3. Archive of Core and Site/Hole Data and Photographs from the Deep Sea Drilling Project (DSDP)

    Data.gov (United States)

    National Oceanic and Atmospheric Administration, Department of Commerce — The Deep Sea Drilling Project (DSDP) operated the D/V GLOMAR CHALLENGER from 1968-1983, drilling 1,112 holes at 624 sites worldwide. The DSDP was funded by the US...

  4. Design and results of the Mariano Lake-Lake Valley drilling project, Northwestern New Mexico

    International Nuclear Information System (INIS)

    Kirk, A.R.; Huffman, A.C. Jr.; Zech, R.S.

    1986-01-01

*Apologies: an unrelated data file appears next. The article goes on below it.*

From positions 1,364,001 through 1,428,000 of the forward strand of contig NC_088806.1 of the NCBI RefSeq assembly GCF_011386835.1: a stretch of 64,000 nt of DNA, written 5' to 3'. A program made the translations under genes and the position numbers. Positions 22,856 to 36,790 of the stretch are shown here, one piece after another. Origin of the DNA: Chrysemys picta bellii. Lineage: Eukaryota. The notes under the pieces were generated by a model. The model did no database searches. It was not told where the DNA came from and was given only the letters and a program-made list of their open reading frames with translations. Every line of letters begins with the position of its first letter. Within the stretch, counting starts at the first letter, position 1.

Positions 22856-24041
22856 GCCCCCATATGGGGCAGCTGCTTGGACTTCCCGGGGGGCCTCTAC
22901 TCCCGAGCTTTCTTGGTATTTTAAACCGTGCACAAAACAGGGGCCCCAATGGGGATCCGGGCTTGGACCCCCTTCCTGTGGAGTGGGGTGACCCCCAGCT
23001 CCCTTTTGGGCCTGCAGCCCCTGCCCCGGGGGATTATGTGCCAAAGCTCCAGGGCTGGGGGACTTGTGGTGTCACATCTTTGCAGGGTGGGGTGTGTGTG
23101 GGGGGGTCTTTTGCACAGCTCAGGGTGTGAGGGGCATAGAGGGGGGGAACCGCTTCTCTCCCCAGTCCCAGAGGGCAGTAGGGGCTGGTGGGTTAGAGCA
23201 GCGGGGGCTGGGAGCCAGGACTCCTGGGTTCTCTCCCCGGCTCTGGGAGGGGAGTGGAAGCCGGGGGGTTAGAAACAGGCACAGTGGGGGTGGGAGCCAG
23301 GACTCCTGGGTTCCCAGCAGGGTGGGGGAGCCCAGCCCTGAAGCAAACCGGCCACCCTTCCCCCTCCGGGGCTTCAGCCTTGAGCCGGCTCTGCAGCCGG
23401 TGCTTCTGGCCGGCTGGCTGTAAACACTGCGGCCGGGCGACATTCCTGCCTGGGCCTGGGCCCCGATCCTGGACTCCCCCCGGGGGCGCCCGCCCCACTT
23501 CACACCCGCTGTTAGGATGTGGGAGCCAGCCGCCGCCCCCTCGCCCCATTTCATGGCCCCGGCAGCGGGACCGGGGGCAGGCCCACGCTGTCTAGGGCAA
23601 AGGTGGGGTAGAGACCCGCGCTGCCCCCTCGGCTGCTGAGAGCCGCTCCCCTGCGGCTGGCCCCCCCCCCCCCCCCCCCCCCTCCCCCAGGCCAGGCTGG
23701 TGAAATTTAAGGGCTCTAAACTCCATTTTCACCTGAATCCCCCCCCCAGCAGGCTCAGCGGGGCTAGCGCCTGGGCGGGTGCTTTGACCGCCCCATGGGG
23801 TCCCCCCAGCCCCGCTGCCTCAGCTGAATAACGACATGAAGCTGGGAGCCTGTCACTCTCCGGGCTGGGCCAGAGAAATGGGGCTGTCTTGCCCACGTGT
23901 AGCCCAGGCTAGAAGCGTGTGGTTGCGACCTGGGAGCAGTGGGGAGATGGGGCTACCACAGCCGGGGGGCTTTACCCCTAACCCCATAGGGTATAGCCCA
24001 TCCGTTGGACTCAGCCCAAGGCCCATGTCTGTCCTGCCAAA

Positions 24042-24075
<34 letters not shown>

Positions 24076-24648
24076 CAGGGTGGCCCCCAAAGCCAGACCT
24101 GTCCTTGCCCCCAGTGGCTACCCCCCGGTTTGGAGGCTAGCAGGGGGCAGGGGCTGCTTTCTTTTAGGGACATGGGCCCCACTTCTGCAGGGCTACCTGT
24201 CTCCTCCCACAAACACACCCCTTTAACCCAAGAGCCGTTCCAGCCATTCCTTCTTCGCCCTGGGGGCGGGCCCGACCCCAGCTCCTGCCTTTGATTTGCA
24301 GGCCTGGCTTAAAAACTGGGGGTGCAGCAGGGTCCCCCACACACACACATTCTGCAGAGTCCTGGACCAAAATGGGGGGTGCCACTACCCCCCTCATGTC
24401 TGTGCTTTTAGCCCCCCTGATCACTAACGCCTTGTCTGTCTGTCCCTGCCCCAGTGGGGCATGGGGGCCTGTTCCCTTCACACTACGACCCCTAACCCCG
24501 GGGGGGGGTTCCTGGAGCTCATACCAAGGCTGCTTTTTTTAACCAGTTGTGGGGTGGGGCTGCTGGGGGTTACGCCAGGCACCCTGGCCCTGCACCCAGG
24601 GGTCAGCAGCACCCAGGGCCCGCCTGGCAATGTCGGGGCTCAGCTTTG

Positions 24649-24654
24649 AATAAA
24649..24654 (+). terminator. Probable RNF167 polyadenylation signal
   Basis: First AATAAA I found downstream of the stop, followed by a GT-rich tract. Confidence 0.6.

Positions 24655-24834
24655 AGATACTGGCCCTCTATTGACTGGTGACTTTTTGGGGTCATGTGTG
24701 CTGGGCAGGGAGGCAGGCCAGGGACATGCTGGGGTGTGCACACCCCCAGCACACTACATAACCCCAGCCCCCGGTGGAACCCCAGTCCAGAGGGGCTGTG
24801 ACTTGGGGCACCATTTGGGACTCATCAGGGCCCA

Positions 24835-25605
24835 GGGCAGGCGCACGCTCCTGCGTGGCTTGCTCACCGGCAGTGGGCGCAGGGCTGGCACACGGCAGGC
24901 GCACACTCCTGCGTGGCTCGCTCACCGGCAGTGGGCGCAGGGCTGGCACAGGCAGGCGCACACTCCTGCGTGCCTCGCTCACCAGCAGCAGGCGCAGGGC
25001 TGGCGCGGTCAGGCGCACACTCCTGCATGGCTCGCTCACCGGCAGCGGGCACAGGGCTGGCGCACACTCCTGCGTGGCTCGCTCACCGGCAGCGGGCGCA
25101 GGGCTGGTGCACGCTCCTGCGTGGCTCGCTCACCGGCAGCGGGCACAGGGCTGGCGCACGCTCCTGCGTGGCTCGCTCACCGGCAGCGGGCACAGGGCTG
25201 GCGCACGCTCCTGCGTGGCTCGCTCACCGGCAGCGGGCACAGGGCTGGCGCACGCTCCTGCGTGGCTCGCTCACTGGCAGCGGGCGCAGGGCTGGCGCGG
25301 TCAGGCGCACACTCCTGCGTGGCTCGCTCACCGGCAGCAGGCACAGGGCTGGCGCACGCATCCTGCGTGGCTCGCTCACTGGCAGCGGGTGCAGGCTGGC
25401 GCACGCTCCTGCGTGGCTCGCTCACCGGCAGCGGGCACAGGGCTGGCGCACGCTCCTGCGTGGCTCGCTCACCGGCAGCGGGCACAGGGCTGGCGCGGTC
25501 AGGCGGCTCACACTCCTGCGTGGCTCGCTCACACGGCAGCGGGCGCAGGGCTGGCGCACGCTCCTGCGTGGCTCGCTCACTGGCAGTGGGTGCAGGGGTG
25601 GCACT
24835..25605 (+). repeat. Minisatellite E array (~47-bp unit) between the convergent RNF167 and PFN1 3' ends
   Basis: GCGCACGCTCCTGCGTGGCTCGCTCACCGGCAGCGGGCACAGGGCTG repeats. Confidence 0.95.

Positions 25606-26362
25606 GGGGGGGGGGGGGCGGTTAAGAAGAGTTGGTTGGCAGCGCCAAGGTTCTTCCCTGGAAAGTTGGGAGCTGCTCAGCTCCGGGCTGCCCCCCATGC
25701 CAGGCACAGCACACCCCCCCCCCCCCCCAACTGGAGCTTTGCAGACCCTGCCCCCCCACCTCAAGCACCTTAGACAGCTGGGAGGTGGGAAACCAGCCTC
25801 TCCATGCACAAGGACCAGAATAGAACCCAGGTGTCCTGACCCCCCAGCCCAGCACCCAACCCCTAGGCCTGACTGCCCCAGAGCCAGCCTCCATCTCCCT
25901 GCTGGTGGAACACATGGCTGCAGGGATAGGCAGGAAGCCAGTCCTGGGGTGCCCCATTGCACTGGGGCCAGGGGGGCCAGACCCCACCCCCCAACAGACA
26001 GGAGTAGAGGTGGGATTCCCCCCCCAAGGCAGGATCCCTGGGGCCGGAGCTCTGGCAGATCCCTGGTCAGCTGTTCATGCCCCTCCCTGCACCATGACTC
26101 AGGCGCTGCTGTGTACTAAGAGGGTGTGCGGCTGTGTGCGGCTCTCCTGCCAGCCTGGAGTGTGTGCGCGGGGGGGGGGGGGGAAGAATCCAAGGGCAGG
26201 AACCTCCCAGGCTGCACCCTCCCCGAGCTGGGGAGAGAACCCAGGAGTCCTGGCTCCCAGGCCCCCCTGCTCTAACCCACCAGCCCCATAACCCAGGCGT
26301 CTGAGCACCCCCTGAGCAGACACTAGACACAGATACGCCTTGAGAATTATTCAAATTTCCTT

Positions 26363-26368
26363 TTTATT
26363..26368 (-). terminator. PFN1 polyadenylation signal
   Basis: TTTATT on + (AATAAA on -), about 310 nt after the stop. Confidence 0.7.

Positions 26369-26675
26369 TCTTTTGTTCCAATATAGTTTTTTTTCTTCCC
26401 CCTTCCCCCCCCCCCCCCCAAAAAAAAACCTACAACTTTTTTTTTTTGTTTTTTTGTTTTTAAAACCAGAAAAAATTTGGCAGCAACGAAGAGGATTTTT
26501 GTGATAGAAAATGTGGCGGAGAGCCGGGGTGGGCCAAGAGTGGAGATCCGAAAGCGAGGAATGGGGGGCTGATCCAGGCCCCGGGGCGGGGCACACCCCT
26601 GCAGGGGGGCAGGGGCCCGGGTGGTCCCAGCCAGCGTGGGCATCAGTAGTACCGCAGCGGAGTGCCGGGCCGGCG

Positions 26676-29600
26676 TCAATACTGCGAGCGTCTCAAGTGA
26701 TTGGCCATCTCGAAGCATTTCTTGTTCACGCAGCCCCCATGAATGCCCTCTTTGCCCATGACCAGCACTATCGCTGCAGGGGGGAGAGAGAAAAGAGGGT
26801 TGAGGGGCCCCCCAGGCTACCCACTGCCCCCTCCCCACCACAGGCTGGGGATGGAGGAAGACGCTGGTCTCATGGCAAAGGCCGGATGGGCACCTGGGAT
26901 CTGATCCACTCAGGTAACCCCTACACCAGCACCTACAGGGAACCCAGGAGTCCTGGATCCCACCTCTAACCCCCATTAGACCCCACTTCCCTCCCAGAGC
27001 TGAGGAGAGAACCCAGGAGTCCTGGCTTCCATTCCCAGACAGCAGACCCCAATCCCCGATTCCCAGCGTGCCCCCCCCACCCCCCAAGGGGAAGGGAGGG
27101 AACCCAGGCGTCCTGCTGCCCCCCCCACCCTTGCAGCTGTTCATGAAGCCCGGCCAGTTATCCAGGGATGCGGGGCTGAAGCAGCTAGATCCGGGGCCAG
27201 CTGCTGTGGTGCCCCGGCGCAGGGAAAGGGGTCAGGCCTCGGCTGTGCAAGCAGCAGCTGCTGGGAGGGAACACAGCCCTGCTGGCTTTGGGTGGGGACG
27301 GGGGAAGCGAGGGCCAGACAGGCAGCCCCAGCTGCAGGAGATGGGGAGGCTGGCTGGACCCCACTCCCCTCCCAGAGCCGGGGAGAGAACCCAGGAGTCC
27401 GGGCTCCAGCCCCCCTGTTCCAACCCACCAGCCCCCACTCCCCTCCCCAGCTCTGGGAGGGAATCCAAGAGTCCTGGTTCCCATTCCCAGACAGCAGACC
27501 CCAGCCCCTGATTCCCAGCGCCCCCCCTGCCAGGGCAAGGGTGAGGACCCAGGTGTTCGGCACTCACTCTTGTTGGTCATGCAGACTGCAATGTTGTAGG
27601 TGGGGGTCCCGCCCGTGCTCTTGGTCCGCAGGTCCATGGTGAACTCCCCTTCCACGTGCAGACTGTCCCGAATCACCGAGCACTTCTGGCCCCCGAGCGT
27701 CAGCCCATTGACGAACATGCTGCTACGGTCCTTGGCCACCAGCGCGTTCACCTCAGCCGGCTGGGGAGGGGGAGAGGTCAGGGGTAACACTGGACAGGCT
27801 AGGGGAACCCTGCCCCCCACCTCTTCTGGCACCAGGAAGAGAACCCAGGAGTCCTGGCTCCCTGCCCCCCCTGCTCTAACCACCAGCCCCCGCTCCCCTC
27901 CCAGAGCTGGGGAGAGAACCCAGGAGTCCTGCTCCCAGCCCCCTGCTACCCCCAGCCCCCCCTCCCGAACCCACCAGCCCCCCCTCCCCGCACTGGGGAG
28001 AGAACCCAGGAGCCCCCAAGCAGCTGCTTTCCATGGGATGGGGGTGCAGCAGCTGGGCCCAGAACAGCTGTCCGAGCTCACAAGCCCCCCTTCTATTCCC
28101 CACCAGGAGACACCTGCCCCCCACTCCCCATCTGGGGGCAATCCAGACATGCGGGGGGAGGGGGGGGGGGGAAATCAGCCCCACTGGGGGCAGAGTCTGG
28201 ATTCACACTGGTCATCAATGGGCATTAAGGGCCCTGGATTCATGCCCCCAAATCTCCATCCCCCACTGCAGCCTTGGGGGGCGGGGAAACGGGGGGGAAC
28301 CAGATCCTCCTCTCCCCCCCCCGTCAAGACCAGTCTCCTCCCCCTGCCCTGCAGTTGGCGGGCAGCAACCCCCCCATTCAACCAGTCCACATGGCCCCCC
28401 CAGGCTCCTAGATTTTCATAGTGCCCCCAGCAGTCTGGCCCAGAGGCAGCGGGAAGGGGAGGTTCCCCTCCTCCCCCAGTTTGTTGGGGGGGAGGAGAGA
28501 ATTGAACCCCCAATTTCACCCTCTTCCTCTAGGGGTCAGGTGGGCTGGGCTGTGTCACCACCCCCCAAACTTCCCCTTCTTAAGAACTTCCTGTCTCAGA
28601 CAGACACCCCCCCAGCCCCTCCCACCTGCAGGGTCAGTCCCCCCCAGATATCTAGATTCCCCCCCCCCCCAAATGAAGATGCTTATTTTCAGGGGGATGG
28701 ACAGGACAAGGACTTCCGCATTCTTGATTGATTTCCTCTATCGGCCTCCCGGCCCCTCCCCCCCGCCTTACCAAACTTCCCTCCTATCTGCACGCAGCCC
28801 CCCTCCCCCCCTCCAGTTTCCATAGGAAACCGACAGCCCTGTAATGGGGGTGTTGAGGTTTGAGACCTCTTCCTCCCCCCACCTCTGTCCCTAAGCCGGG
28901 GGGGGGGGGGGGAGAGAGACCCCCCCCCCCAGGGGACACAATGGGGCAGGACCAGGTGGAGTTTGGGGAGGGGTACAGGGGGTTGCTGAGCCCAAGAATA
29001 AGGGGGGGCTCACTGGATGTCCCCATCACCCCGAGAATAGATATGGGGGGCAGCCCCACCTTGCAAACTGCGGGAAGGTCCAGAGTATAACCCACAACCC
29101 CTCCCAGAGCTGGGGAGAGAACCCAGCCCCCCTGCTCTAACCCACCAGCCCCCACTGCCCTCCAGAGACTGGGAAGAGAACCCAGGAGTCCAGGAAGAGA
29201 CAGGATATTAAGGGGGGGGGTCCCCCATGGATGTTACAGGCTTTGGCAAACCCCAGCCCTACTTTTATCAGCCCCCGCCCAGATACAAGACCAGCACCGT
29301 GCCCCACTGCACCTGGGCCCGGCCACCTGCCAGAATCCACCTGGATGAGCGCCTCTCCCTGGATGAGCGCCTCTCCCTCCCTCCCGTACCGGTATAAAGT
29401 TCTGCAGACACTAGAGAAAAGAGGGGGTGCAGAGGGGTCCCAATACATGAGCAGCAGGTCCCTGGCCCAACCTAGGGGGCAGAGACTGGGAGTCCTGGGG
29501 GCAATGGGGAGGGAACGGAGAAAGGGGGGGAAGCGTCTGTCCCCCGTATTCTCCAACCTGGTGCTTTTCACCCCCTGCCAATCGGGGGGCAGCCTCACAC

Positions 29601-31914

This drilling project included 12 holes along a north-south-trending line from Mariano Lake to Lake Valley, New Mexico, near the southern margin of the San Juan basin. Of a total 33,075 ft (10,088m) drilled, 4,550 ft (1,388m) were cored in the stratigraphic interval that included the basal part of the Dakota Sandstone, the Brushy Basin and Westwater Canyon Members of the Morrison Formation, and the upper part of the Recapture Member of the Morrison Formation. The project objectives were (1) to provide cores and geophysical logs for study of the sedimentology, petrography, geochemistry, and mineralization in the uranium-bearing Westwater Canyon Member; (2) to provide control for a detailed seismic study of Morrison stratigraphy and basement structures; (3) to define and correlate the stratigraphy of Cretaceous coal-bearing units; (4) to supply background data for studies of ground-water flow pattern and ground-water quality; and (5) to provide data to aid resource assessment or uranium and coal. The project design included selection of (1) drill-hole locations to cross known ore and depositional trends in the Morrison Formation; (2) a coring interval to include the uranium-bearing unit and adjacent units; geophysical logs for lithologic correlations, quantitative evaluation of uranium mineralization, qualitative detection of coal beds, preparation of synthetic seismograms, and magnetic susceptibility studies of alteration in the Morrison; and (3) a high-salinity mud program to enhance core recovery